We believe that better disclosure is needed and more transparency put in place.
- Calls for fixed redemption periods which are long enough to address the issues at hand
- Requests clearer disclosure for investors
- The role of investment trusts still overlooked by the regulator
interactive investor, the UK’s second largest direct to consumer investment platform, responds to the FCA’s consultation on the liquidity mismatch in authorised open-ended property funds (the deadline closed yesterday).
While FCA efforts to tackle liquidity issues within property funds can only be a good thing, there is no perfect solution for a structure that is not ideal for investing in illiquid assets. These measures alone will not resolve the issue, and interactive investor is calling for additional procedures to ensure [retail] investors are not burned, yet again.
interactive investor believes that the redemption period should be fixed, so as not to cause confusion for investors, and significantly long enough to ensure there is time to address the liquidity mismatch.
More broadly, around the issue of illiquid assets, interactive investor is also calling for better disclosure. Rather than focussing on how much a fund is permitted to invest in illiquid assets, the platform would like to see regular communication of how much, in percentage terms, a fund has invested in illiquid assets.
Moira O’Neill, Head of Personal Finance, interactive investor, says: “Time and again, property funds have failed the stress test – whether that’s the UK referendum four years ago or the brutal reality of Brexit headwinds and a High Street in terminal decline. There’s no guarantee that the FCAs proposals will solve the issue entirely and we would suggest investors keep an open mind and consider alternatives.
“While the FCAs’ proposals go some way to resolving the liquidity mismatch, the role investment trusts can play is still being overlooked. Trusts come with issues of their own, but they are still a better option, in our view, for investing in illiquid assets like property. Yet they are mentioned only once in the consultation paper by the regulator, and only in passing, as an alternative means of accessing property. It does raise the question of whether the FCA is overlooking the existing secondary market in property investment trusts – funds are not the be all and end all.”
This is echoed by Annabel Brodie-Smith, Communications Director of the Association of Investment Companies (AIC), who says: “Notice periods are a step in the right direction but the arbitrary 90/180 day period does not go far enough. The basis on which an investor can leave an open-ended fund should not change, regardless of the market conditions or level of redemptions. In Germany, property funds have a one-year notice period and they have won the confidence of investors, with the sector seeing inflows in recent years, even during the pandemic.
“Contrast this with the net outflows from UK property funds – outflows which would have been greater had most of the sector not been suspended for most of this year. Investment companies have an important part to play in helping investors access illiquid assets like property within a suitable structure. Investment companies’ closed-ended structure means managers don’t have to worry about inflows and outflows and their stock exchange listing means investors have the freedom to sell their shares whenever the market is open.”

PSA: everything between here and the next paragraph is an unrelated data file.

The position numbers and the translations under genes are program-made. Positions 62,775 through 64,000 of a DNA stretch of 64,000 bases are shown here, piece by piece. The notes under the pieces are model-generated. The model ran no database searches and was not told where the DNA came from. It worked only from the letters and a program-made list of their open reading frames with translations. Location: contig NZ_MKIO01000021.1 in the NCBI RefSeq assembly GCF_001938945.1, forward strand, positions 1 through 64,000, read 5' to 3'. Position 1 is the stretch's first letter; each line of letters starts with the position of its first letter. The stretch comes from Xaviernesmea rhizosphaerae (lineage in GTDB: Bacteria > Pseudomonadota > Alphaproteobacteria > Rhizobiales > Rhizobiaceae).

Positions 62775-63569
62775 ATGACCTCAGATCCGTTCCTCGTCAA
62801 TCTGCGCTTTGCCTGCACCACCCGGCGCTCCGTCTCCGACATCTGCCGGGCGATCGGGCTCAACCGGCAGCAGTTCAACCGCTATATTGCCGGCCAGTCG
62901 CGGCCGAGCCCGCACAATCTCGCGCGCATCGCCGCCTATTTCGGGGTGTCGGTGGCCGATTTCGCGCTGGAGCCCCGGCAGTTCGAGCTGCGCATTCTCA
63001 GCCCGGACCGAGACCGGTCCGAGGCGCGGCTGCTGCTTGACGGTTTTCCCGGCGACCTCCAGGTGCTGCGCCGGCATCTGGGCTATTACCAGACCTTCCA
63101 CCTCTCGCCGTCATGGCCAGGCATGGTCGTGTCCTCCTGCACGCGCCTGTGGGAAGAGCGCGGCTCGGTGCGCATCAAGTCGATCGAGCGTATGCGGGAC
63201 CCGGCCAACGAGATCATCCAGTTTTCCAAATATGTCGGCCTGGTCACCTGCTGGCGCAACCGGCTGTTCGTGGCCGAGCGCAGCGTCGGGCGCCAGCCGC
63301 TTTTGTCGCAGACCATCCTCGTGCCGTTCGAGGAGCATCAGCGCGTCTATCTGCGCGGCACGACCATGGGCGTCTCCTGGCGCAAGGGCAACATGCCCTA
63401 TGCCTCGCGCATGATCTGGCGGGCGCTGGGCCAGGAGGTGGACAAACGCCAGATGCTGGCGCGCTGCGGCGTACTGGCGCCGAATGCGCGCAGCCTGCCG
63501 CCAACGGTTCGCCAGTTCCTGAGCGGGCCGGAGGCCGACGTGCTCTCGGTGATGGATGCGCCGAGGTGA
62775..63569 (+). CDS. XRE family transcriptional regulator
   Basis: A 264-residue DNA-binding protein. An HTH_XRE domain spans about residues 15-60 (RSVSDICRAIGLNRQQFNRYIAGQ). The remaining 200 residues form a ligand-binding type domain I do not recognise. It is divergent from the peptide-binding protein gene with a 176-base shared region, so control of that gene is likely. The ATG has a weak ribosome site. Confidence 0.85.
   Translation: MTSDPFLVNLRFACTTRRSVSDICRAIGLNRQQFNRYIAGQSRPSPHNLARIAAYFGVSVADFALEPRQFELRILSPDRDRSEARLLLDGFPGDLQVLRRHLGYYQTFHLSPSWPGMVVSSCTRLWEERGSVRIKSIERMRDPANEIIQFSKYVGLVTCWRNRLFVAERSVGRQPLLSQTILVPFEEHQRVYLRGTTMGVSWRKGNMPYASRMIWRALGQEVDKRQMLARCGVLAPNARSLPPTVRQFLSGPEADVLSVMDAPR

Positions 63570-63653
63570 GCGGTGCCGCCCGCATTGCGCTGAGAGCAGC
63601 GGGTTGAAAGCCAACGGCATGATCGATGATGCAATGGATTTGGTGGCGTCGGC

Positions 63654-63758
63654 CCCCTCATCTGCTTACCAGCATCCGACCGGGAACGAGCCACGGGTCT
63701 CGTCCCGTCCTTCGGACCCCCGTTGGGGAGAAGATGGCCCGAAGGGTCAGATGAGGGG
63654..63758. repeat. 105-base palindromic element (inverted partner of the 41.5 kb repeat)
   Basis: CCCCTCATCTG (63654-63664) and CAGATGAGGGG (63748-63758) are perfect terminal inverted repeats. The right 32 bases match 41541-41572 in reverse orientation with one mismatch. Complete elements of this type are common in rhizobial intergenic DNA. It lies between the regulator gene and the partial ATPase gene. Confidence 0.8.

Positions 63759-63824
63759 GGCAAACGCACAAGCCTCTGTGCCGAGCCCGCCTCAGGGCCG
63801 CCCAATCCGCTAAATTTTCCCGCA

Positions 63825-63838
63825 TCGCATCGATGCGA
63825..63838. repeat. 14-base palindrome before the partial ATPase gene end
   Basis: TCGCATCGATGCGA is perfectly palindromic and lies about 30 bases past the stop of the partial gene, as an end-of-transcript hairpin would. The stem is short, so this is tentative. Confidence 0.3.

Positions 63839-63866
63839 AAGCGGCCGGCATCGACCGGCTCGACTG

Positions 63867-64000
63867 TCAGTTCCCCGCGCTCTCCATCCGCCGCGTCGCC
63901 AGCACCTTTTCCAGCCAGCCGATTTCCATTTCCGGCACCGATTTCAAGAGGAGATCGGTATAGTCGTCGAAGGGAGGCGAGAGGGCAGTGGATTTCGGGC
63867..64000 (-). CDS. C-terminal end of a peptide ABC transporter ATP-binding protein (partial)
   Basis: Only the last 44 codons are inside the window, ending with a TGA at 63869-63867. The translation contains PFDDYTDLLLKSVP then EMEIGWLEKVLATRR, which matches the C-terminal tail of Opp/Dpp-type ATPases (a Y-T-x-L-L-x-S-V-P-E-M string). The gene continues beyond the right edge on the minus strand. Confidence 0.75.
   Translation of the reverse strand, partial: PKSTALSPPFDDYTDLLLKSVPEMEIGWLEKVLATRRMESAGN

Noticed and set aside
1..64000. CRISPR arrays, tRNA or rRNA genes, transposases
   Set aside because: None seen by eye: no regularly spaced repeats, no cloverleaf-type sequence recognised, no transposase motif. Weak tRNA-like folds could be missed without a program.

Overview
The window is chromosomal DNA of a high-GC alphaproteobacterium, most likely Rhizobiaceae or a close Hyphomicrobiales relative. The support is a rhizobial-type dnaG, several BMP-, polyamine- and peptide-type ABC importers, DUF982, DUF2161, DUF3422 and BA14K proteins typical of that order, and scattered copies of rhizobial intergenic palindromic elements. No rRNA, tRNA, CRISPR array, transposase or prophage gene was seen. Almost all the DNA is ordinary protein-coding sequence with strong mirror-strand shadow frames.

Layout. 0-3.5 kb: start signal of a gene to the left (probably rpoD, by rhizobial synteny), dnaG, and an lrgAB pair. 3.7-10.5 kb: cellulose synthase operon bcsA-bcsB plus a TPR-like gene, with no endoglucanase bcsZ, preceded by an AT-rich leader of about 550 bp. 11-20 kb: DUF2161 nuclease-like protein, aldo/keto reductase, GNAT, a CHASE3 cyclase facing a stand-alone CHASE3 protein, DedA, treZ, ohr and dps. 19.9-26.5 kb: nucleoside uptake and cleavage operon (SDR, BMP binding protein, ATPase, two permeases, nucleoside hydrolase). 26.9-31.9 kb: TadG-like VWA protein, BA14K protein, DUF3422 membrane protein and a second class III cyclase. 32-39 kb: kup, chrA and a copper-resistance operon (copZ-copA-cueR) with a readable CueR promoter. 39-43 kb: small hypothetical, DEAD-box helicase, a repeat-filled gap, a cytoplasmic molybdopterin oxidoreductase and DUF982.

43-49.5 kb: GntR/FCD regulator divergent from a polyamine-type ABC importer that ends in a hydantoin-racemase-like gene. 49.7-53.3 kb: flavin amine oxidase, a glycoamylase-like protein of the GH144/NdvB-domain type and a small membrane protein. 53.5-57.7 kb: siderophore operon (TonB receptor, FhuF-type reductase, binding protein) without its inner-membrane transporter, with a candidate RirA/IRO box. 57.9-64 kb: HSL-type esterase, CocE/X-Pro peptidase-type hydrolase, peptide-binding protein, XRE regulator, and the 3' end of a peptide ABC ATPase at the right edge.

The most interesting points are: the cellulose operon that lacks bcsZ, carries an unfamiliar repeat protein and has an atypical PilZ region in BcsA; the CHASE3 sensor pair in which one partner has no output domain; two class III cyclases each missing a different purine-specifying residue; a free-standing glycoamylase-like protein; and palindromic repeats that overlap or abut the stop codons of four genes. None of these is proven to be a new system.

Longer and fixed redemption periods
interactive investor believes giving fund managers the flexibility to set their own redemption period of between 90 and 180 days creates confusion for investors.
A longer redemption period may help restore investor confidence in the real estate funds sector as seen in Germany where the regulator Bafin requires investors to give 12 months’ notice to redeem units in open ended property funds.
Should FCA decide that 180 days is a reasonable compromise, a formal post-implementation review should be incorporated into the policy statement, with the specific aim of reviewing whether 180 days is working.
The potential impact on ISA-eligibility for existing investors and potential buyers is another important consideration highlighted by interactive investor in its response to the FCA – and is something HMRC launched a separate consultation on at the end of October.
ii believes that if holdings must be sold or transferred out of the ISA wrapper, existing investors are immediately at a disadvantage.
Similarly, if there are significant pending redemptions, a fund’s ‘value’ becomes misleading due to the time it takes to sell properties within the portfolio. Buyers could potentially be making an investment at a price that does not reflect the true value of the fund – which means they could stand to lose out financially.
Interactive investor is calling for investors to be made aware of this issue by way of appropriate disclosure, and for HMRC and the FCA to agree a position that means existing investors are not disadvantaged in this manner, even where future investments are not ISA-eligible.
interactive investor understands that the FCA intends to explore further the subject of open-ended funds investing in illiquid assets and welcomes this. It would encourage the FCA to consider whether disclosure goes far enough, in terms of telling investors how much of the fund is currently invested in illiquid assets, as opposed to a more generic disclosure around how much the fund is permitted to invest in illiquid assets.
The FCA should also consider whether redemption periods should be applied to funds investing in illiquid equities.
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